Towards Core Competencies for Health Policy and Systems Research (HPSR) Training: Results From a Global Mapping and Consensus-Building Process

Document Type : Original Article

Authors

1 Department of International Health, Johns Hopkins Bloomberg School of Public Health, Baltimore, MD, USA

2 University of Tennessee, Knoxville, TN, USA

3 Ministry of Health, San José, Costa Rica

4 School of Public Health, University of Costa Rica, San José, Costa Rica

5 Center for Health Systems and Policy Research at GIMPA, Accra, Ghana

6 London School of Hygiene and Tropical Medicine, London, UK

Abstract

Background
As the field of health policy and systems research (HPSR) continues to grow, there is a recognition of the need for training in HPSR. This aspiration has translated into a multitude of teaching programmes of variable scope and quality, reflecting a lack of consensus on the skills and practices required for rigorous HPSR. The purpose of this paper is to identify an agreed set of core competencies for HPSR researchers, building on the previous work by the Health Systems Global (HSG) Thematic Working Group on Teaching & Learning.
 
Methods
Our methods involved an iterative approach of four phases including a literature review, key informant interviews and group discussions with HPSR educators, and webinars with pre-post surveys capturing views among the global HPSR community. The phased discussions and consensus-building contributed to the evolution of the HPSR competency domains and competencies framework.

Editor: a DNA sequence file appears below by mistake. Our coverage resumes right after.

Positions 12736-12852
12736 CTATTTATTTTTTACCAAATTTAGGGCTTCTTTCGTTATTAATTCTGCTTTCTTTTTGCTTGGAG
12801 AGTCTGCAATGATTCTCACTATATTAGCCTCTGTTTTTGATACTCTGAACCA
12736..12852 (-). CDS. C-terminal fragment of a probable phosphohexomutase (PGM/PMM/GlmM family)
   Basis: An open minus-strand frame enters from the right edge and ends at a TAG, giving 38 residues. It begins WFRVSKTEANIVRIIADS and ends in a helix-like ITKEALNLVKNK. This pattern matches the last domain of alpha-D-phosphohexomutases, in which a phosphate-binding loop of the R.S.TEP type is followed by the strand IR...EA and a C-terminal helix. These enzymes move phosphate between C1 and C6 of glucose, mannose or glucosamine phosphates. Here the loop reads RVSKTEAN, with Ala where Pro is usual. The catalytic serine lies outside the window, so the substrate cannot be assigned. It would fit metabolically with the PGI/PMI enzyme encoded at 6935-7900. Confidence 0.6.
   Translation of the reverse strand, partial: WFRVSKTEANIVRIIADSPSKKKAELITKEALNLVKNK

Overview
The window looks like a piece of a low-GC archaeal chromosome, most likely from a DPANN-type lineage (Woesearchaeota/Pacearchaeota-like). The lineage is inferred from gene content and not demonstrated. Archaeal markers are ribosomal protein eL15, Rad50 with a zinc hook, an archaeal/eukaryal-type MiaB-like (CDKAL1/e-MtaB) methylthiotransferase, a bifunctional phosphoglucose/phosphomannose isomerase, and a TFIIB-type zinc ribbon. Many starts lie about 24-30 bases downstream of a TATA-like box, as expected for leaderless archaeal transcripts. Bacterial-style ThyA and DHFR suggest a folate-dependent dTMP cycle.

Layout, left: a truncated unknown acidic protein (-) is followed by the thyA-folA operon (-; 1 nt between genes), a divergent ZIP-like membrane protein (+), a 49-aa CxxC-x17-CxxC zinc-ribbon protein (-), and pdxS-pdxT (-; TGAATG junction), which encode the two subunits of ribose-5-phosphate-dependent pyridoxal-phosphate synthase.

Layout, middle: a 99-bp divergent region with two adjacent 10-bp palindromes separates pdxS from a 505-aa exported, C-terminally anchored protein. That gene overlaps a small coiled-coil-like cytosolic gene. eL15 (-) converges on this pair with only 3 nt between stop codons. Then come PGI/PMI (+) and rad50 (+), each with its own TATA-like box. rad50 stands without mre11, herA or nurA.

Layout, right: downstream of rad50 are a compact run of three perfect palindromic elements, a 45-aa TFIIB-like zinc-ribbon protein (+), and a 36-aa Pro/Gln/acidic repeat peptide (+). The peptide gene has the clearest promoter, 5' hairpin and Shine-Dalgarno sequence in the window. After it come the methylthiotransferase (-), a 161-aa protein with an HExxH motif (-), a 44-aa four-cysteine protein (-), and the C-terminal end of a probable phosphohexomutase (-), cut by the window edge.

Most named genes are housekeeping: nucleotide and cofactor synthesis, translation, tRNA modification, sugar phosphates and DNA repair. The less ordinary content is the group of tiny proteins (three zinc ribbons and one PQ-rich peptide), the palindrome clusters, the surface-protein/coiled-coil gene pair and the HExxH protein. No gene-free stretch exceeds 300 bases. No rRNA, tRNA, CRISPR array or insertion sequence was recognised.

Results
Emerging domains included understanding health systems complexity, assessing policies and programs, appraising data and evidence, ethical reasoning and practice, leading and mentoring, building partnerships, and translating and utilizing knowledge and HPSR evidence. The development of competencies and their application were often seen as a continuous process spanning evidence generation, partnering, communicating and helping to identify new critical health systems questions.
 
Conclusion
The HPSR competency set can be seen as a useful reference point in the teaching and practice of high-quality HPSR and can be adapted based on national priorities, the particularities of local contexts, and the needs of stakeholders (HPSR researchers and educators), as well as practitioners and policy-makers. Further research is needed in using the core competency set to design national training programmes, develop locally relevant benchmarks and assessment methods, ad evaluate their use in different settings.

Keywords


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Articles in Press, Accepted Manuscript
Available Online from 30 December 2020